Are you thinking about moving to Denver? If so, you’re not alone. The secret to a seamless move to Denver — whether you’re relocating from another state or another country altogether — is to choose the best neighborhoods for your apartment hunt.
The Mile High City is one of the fastest-growing urban areas in the US. More than 3 million people currently live in the city, and the population is expected to swell to 3.6 million by 2030.
All in all, Denver has 78 neighborhoods.
Each of these areas has its own distinctive character. Where you decide to live depends on how much space you need, whether you’re commuting to school or work, and various other factors.
We’ve put together this list of some of our favorite neighborhoods in Denver to help you narrow down your search. (For even more to do in Denver, see our guide to a perfect weekend in the Mile High City.)
Of course, any move is a little easier if you don’t have to pack and transport furniture and other bulky items.
Every Blueground apartment in Denver is individually designed and fully furnished. Our turnkey homes in Denver have everything you need to cook for yourself, work from home, and even entertain a few guests.
Are you ready to start your apartment search?
Here are some of the best neighborhoods in Denver.
This cute Denver neighborhood is an easy walk from both West Highland and thriving Downtown Denver, yet retains a small town feel of its own.
Above all, Berkeley is packed with bars, cafes, restaurants, and trendy boutiques.
You’ll also find a number of art galleries in the Tennyson Street Cultural District.
Each June the neighborhood hosts a weekend-long outdoor arts and music festival.
Berkeley is also great for nature lovers. Berkeley Lake Park and Rocky Mountain Lake Park are lovely open spaces where you can bring a picnic or relax next to the water with a good book.
Capitol Hill, the area surrounding the Colorado State Capitol building, is known for boho mansions that date back hundreds of years.
By day you can meet for brunch at one of the neighborhood’s trendy restaurants or shop for books at Capitol Hill Books.
The nightlife scene includes both chic cocktail spots and rollicking bars, as well as plenty of late-night coffeehouses. Capitol Hill is also home to the Molly Brown House Museum.
At the museum, visitors can learn all about the life of the famous Denver resident, Titanic survivor, and philanthropist.
This lovely neighborhood just north of Downtown Denver has wide avenues boasting stately old homes.
Thanks to its great location and thriving food scene, Highland is popular with young and old alike. Head to Highlands Square to experience some of Denver’s coolest bars, restaurants, and shops.
The neighborhood’s eclectic dining scene includes Trattoria Stella, an Italian restaurant that opened more than 20 years ago, and St. Kilian’s Cheese Shop, where you can buy delicious cheeses and charcuterie.
You can also cross the Highland Bridge to visit 25-acre Commons Park and walk along the riverside trails.
LoDo is just a shorter way of saying “Lower Downtown,” which aptly describes the location of Denver’s oldest neighborhood. The wide avenues and quaint Victorian homes give certain blocks an old-world feel.
Highlights of the area include the 16th Street Mall and always-hopping Larimer Square, home to a variety of restaurants and boutiques and illuminated by string lights after dark.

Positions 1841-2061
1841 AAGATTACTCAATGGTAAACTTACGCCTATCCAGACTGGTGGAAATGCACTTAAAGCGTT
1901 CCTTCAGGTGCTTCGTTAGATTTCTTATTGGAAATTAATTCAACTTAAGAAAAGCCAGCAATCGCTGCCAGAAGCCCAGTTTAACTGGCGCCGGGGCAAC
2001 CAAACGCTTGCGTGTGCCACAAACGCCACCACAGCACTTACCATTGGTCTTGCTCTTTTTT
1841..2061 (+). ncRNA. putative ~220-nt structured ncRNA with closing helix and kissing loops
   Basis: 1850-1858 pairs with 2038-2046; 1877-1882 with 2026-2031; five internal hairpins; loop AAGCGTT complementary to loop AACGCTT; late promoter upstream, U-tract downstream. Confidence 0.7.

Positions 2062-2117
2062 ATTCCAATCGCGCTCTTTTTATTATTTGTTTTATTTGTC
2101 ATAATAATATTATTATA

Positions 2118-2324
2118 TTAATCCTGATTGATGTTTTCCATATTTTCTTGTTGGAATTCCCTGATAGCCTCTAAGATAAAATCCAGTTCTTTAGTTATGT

There’s also historic Union Station, which hosts events throughout the year, including concerts and a weekly farmer’s market.
LoDo is home to Coors Field, where the Colorado Rockies baseball team plays.
Another great Denver neighborhood for trendsetters is LoHi — short for “Lower Highland.” The area has an appealing mix of older homes and new construction, not to mention an abundance of places to eat, drink, and play.
Walkable Highland Bridge is an attraction unto itself, and a great place to take in the panorama of Denver’s skyline or head into lovely Commons Park for a picnic.
LoHi has everything from upscale cocktail bars to down-home craft breweries, as well as stylish restaurants with rooftop dining.
One neighborhood favorite is Little Man Ice Cream, a 28-foot tall small-batch ice cream stand that’s shaped like a giant bottle of milk.
RiNo (pronounced “rhino”) is an abbreviation for River North, easily one of Denver’s coolest areas.
This hip neighborhood is set along the banks of the South Platte and is known for its abundance of former industrial spaces reimagined as concert venues and contemporary art galleries.
RiNo is one of the best neighborhoods in Denver to see colorful murals by local artists.
There’s even a graffiti tour of RiNo on Saturdays and Sundays! The neighborhood is home to several notable craft breweries, including Bierstadt Lagerhouse and Our Mutual Friend Brewery, making it the perfect place for a pub crawl with friends.
Even if you consider yourself too cool for school, there’s a lot to love in University. The laid-back neighborhood surrounds the University of Denver, the oldest private university in the Rocky Mountain region of the US.
There’s no shortage of bars, coffee shops, and restaurants, many that catering to students and stay open later than in other neighborhoods.
You can even visit the world’s first Chipotle restaurant on Evans Avenue.
University is located several miles from Downtown Denver, but it’s only about a fifteen to twenty minute drive in normal traffic.
There’s also a light rail line that runs between the University of Denver campus and downtown.
Now that you know more about the best neighborhoods in Denver, you’re ready to begin your search for a new home.
Are you still renting the old-fashioned way? Why commit to a year-long lease and worry about transporting everything you own when you could choose a flexible short-term rental instead?
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